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Author

Commented:
ok, I will give that a try

Author

Commented:
The structure stays the same, the speed is the issue...takes about 15 times longer.
Sr. System Analyst
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Commented:
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Sean StuberDatabase Developer & Administrator
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Commented:
>>>> I hear you but it is using the index as long as it is the only index

how do you know?

If you're just going by execution time that doesn't mean it's doing what you think it is

using a hint doesn't make sense here because, even if the optimizer observes the hint and uses the index you force, what is that going to do?
best case it must do a full index scan, which might be better than a table scan, but in many cases it won't be.  Since we don't have your actual query it's not possible to say.

Author

Commented:
Well, just looking at the Explain Plan I can see both indexes, one Index fast full scan and the other index range scan.

Author

Commented:
Well I cannot explain it but Huseyin's suggestion worked!!!!

TRIM(COL)
LOWER(TRIM(COL))


Adding another function index worked. Apparently you have to have the same type of index (function in my case) on a single column.

Author

Commented:
The solution was adding another function index on the column.

TRIM(COL)
LOWER(TRIM(COL))
HainKurtSr. System Analyst
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Commented:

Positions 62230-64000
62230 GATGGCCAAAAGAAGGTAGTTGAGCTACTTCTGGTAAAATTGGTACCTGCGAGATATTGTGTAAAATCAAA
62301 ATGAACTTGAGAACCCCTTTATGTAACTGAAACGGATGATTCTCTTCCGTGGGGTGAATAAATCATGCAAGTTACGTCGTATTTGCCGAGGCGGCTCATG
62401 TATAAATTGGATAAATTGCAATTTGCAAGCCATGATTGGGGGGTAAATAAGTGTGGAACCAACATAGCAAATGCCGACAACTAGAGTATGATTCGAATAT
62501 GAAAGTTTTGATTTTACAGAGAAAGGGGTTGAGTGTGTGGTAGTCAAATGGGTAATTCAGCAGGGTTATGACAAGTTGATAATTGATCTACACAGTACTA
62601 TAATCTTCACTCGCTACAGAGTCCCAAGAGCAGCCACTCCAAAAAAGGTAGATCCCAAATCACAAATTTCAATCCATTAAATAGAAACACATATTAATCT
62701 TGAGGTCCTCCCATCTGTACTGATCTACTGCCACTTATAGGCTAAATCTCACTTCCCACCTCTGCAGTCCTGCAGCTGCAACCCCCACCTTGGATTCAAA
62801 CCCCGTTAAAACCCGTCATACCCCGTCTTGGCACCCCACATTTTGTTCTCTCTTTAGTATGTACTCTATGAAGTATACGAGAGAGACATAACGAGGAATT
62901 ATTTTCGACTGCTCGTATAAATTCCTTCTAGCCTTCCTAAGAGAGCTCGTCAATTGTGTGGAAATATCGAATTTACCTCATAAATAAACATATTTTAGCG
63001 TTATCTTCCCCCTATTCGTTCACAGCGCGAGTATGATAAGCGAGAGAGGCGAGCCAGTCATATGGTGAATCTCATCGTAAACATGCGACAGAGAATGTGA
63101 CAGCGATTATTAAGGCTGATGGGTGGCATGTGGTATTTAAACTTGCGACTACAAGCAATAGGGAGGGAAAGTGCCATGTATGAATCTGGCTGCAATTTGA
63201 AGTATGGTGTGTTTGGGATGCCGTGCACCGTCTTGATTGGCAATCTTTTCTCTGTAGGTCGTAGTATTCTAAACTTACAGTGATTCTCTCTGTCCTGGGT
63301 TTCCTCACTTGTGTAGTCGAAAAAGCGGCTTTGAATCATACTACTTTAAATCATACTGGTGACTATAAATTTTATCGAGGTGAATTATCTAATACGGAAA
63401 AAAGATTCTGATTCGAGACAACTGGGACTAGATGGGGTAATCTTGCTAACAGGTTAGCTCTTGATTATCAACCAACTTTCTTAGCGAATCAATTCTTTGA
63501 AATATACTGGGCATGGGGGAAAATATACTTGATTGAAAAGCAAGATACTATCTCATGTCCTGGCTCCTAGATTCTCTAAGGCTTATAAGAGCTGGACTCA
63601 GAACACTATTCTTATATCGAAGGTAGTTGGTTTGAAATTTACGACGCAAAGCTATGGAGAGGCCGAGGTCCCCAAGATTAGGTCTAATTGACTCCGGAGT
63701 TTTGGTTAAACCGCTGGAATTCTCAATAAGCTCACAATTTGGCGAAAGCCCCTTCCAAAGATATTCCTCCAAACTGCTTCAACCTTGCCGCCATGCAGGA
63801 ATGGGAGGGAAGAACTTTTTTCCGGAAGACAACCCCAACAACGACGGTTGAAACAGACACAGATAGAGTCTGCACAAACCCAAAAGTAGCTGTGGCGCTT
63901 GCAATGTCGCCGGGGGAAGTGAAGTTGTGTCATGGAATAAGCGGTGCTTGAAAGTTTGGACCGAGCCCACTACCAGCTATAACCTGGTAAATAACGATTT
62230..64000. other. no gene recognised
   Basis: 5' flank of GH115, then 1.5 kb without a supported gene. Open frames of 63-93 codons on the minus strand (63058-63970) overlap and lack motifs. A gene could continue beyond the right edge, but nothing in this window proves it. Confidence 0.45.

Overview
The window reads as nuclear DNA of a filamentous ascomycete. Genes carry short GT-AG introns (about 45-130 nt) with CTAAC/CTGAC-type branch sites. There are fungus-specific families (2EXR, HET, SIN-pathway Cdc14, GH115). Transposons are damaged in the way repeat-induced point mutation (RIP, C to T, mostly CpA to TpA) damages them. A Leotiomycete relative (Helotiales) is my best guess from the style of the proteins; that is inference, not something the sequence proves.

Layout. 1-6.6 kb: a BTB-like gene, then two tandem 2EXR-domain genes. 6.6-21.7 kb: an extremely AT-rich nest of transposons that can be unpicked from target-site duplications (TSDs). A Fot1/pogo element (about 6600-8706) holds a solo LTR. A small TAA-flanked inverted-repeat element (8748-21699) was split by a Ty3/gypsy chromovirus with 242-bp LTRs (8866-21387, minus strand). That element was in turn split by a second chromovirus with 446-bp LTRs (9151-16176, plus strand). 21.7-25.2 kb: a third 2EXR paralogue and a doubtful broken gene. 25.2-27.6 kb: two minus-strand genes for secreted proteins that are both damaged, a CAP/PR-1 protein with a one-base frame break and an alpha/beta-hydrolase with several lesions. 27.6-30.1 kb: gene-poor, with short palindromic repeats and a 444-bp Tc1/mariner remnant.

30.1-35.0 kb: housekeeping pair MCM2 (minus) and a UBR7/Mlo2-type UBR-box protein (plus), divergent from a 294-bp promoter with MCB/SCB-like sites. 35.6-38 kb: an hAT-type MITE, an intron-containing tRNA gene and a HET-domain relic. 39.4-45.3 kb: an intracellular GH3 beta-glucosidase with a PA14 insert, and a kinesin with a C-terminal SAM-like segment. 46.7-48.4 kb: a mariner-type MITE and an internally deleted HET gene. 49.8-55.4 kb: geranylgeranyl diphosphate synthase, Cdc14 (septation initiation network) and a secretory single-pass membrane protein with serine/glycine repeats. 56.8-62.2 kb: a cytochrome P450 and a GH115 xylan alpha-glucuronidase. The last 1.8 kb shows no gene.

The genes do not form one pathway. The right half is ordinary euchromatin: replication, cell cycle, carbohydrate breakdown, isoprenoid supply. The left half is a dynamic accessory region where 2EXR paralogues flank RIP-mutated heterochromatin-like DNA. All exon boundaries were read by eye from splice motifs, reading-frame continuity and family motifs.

good :)
Sean StuberDatabase Developer & Administrator
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Commented:
10053 trace should explain what is happening but that can be difficult to go through.

but, without the actual query and plans it's hard to make a real suggestion.

I'm glad you have a work around, but I wouldn't suggest adding dummy indexes as a general purpose solution.  I also wouldn't expect it to be reliable solution going forward.  Simply recalculating statistics as your data grows and/or changes may be sufficient to make the hack fail.
HainKurtSr. System Analyst
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Commented:
what happening here is:

oracle checks query see "like" operation and thinks it invalidates the index, and decides not to use the index and go full table scan
but when a function is used, and there is function index, oracle uses index
since index is small compared to actual table, it takes very little time compared to actual table, especially there are lots of columns on table

and actually, using hint will solve the issue, but op said, he cannot change the query since it is created dynamically...
Geert GOracle dba
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Commented:
well,
there is a lot of variables on using indexes

SPM is also such a variable

explain plan for "your query"
would help
Sean StuberDatabase Developer & Administrator
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Top Expert 2012

Commented:
>> oracle checks query see "like" operation and thinks it invalidates the index

LIKE conditions can use indexes

middle-substring searches can't  (CTX indexes are an exception to this but they don't apply here)
as noted above, best case would be a full index scan.  Which "might" be faster than a table scan, but even if it happens to be for one particular index and query is not reliable.

I'm not saying it can't work, I'm trying to reinforce that it should not be taken as a general tuning technique.  It's simply something that happened to work here but is not likely to work elsewhere.